by Timothy Schafer Local Journalism Initiative Reporter on Monday Mar 20 2023
Up to 60 per cent of some employment sectors in the Kootenay region could suffer labour market losses due to the effects of wildfire and climate disaster, according to a report from an independent think tank.
A Climate Reckoning: The economic costs of BC’s extreme weather in 2021, provides an estimate of the total economic costs associated with 2021’s back-to-back extreme weather events, including a breakdown for the Kootenay region by job sector.
Published by the Canadian Centre for Policy Alternatives through their B.C. office, the estimated costs to the region and the province’s economy from the 2021 heat dome, wildfires, flooding and landslides could be more than $10.6 billion.
“If ever there was a year that underscores the costs of climate change, 2021 was it,” said lead author Marc Lee, a CCPA B.C. senior economist, in a release. “The costs go way beyond insured losses, which are typically the focus in the aftermath of disasters like those we saw (in 2021).”
The report estimated the lost wages from temporary or permanent business closures due to the flooding and wildfires or to work lost due to the extreme heat, which resulted in unsafe working conditions that made it impossible, in some cases, to carry on. The report estimates that impacted workers collectively lost up to $2.6 billion.
“As shown in this report the climate crisis affects us all, but some people are much more vulnerable to its impacts,” said Jonathan Fowlie, Vancity’s chief external relations officer who oversees the credit union’s impact and climate efforts, in a release on the report.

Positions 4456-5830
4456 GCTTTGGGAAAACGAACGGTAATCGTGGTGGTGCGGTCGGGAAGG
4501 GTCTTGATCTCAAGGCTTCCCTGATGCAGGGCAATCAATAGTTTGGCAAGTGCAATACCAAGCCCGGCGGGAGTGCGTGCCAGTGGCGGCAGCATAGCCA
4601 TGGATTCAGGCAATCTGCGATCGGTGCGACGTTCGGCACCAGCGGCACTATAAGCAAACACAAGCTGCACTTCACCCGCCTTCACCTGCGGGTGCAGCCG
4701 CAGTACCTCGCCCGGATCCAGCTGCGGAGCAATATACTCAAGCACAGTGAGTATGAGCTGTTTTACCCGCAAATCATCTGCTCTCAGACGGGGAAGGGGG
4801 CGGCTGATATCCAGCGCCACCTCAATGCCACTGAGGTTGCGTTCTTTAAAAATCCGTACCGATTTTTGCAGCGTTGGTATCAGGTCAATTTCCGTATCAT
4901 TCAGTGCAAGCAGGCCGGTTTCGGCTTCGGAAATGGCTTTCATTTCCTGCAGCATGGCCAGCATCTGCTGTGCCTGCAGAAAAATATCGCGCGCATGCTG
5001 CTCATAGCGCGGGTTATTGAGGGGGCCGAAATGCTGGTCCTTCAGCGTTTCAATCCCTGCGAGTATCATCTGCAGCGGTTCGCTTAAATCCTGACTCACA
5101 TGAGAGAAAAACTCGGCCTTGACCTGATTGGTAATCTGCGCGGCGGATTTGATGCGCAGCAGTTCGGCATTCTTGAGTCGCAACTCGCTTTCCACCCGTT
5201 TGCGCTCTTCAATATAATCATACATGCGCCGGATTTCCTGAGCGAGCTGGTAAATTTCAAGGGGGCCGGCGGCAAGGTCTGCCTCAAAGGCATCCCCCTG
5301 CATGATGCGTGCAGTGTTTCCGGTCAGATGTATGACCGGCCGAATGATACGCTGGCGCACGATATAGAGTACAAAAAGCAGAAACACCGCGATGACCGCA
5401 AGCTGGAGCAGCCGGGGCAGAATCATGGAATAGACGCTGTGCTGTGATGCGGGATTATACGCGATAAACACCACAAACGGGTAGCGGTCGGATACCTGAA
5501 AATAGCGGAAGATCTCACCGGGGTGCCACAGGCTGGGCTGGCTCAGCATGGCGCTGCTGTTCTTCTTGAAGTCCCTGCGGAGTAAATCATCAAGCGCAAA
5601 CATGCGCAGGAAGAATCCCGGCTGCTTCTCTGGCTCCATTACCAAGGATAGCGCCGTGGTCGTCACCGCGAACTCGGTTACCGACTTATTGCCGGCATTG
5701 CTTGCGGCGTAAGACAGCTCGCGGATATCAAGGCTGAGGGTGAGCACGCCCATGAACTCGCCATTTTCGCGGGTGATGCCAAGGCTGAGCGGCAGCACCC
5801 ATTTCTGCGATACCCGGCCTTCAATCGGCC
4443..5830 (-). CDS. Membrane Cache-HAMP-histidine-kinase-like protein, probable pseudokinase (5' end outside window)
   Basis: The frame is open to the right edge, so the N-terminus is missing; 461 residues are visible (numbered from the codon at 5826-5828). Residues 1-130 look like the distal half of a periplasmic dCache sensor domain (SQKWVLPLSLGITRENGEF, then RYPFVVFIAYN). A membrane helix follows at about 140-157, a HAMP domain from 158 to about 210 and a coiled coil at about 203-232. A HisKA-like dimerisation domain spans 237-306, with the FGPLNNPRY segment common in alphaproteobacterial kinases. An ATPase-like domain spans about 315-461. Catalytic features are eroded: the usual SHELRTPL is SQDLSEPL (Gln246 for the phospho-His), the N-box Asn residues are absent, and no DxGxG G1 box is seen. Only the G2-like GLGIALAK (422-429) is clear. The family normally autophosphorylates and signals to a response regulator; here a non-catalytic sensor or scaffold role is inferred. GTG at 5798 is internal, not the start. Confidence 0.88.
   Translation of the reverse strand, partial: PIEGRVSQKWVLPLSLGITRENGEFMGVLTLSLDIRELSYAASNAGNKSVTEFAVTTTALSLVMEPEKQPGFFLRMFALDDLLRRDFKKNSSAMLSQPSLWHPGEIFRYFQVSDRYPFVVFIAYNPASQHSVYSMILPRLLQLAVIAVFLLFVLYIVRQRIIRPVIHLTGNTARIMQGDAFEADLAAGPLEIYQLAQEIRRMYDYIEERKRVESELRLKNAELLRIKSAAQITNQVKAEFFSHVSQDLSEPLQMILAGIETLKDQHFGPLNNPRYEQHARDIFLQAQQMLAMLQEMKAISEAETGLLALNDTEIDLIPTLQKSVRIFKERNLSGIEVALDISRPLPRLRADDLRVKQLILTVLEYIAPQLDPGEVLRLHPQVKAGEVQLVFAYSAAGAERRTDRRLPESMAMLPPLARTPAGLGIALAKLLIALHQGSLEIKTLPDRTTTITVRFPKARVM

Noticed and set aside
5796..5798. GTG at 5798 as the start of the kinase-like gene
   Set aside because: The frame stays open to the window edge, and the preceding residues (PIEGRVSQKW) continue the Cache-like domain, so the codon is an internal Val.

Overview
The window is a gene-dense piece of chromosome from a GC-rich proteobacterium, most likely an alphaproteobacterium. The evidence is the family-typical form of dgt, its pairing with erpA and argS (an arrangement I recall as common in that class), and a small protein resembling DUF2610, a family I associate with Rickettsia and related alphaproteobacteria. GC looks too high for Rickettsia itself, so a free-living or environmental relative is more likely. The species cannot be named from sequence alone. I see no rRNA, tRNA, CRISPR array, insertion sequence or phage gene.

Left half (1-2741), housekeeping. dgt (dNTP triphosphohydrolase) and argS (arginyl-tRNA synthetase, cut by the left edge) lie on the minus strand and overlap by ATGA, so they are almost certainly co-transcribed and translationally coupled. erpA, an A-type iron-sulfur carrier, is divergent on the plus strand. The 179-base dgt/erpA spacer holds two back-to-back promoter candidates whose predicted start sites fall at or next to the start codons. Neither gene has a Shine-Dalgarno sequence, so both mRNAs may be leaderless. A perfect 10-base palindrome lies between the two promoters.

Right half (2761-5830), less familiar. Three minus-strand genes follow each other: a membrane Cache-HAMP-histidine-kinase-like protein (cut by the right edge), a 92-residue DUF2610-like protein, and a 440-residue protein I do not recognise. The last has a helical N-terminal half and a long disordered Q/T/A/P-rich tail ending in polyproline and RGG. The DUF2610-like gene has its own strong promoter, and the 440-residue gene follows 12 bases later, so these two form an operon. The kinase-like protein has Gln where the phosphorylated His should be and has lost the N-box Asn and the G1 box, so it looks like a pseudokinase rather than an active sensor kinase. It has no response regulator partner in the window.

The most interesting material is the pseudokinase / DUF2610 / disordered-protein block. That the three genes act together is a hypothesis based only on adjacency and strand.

The Kootenay labour market sector affected the most by the losses is metal manufacturing (60 per cent), while wood product manufacturing, forestry and logging and accommodation and food services at 50 per cent followed behind.
Wholesale trade and transportation and warehousing was estimated at 40 per cent, with retail trade and social services and childcare at 30 per cent impacted.
Lee said that the events of 2021 were “a prelude to what can be expected in the months and years ahead, and not just here” in the province.
“We must prepare and plan for adaptation to a warmer world. My hope is that the bigger picture on the economic costs associated with … climate events serves to underscore the need for immediate action to prepare for the impacts we can no longer prevent and to reduce emissions so we avert the worst effects of climate change,” he said.
The research was funded by Vancity Credit Union.